• comment-avatar
    Zeezee 10 years ago

    This sounds like pressure from Zimbabwe! What next? Ban the internet? They may stop freedom of speech through outside radio stations, but this will not stop people from really knowing what goes on as almost everyone has access to the internet and social media!

  • comment-avatar
    Mwanawevhu 10 years ago

    Afraid of having your ineptitude exposed?. If you worry about that please save your strength cause we already know.Southern Africa is better off without SADC

  • comment-avatar
    terry 10 years ago

    I very much doubt that the Sadc observer mission’s remit gave them authority to make recommendations for the closure of private and state overseas broadcasters. The fact that Sadc happily refer to these broadcasters as ‘pirate stations’ tells us everything we need to know about Sadc’s want of neutrality!

  • comment-avatar
    Old Man River 10 years ago

    “Media taking sides.” For Heaven’s sakes. Media ALWAYS take sides,throughout the world. It’s called “freedom of speech”. Like the man said: I may not like what the Herald – or Sunday Mail – or Independent – say, but I absolutely defend their right to say it.

  • comment-avatar

    …so says the clowns…why don’t you ask us as Zimbabweans and we tell you whether we want them or not…

  • comment-avatar
    Hango Yapalala 10 years ago


  • comment-avatar

    Maybe SADC should instead be issuing guidlines for fair elections, such as insisting that a transparently produced digital copy of the voter’s roll be furnished to all citizens, for free, 60 days before any election. Failure to do so means that SADC does not recognize that election.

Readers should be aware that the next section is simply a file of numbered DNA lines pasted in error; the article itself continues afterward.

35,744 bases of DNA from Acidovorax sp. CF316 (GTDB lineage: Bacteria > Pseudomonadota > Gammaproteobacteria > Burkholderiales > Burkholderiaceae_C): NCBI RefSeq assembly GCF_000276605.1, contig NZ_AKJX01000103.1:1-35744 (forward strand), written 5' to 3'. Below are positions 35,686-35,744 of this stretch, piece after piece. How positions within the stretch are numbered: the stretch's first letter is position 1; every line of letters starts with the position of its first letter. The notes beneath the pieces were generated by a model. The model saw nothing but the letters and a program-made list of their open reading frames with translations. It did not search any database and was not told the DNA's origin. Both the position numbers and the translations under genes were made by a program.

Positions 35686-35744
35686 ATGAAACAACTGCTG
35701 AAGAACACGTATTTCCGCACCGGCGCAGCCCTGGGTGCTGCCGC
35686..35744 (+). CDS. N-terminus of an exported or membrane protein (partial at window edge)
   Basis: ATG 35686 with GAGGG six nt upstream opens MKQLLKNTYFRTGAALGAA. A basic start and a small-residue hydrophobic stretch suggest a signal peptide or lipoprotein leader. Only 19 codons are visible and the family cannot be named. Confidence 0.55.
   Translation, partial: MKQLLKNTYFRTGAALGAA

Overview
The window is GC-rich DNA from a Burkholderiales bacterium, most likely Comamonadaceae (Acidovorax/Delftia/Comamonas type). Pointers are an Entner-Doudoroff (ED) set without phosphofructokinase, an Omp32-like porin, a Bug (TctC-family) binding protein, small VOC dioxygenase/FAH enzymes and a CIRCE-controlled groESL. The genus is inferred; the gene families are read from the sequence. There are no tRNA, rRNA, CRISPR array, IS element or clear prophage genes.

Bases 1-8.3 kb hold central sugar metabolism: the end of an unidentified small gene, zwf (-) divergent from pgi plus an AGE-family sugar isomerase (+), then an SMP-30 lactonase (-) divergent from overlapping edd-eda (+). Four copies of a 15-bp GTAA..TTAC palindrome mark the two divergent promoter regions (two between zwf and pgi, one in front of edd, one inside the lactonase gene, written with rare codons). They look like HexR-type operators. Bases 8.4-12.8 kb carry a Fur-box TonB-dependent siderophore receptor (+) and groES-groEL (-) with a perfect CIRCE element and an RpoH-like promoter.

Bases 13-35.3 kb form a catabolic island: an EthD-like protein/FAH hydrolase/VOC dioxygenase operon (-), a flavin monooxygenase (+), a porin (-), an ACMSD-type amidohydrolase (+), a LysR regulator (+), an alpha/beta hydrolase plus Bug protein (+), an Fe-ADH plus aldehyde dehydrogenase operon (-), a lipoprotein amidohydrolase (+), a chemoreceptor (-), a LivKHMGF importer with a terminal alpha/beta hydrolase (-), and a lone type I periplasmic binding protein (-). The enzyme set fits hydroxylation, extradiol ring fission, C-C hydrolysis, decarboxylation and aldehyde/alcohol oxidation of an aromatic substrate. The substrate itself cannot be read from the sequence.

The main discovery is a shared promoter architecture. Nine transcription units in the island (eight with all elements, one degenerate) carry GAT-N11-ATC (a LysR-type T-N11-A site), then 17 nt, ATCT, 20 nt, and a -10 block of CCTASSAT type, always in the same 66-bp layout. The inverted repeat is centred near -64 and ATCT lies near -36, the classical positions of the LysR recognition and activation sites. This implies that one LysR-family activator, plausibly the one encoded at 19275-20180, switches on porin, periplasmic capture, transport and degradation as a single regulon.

• comment-avatar
    Washumba 10 years ago

    Stupid people let them do whatever. It was called dark continent its not for nothing its b’coz of what we do. Once Africans took over from white everything has deteriorated, no water ,no electricity ,no hospitals no education, no nothing maybe except Botswana. Let the dark continent continue to be darker

    • comment-avatar
      NANSI LENDODA 10 years ago

      @WASHUMBA you dont believe in yourself and you are better-off working in the West for a white family or Botswana. Suka lapha, landela abelungu bakho and sing the same song with them nxaa

  • comment-avatar
    Phunyukabemphethe 10 years ago

    External radio broadcasting is here to stay. Get used to it Gukurahundis!

    • comment-avatar

      I guess SADC is unfamiliar with the concept known as “freedom of speech,” just as they also seem not to understand the concept of Free and “Fair” elections.

  • comment-avatar

    The external broadcasts are a symbol that there is no freedom of broadcasting in Zimbabwe. SADC should be advocating for that instead of closing external stations which are doing a sterling job in informing Zimbabweans whats happening in the country! Why should i be forced to listen to Dead BC or Zanu BC??? Methinks this SADC has a secret agenda, which is the prolonging of zanupf dictatorship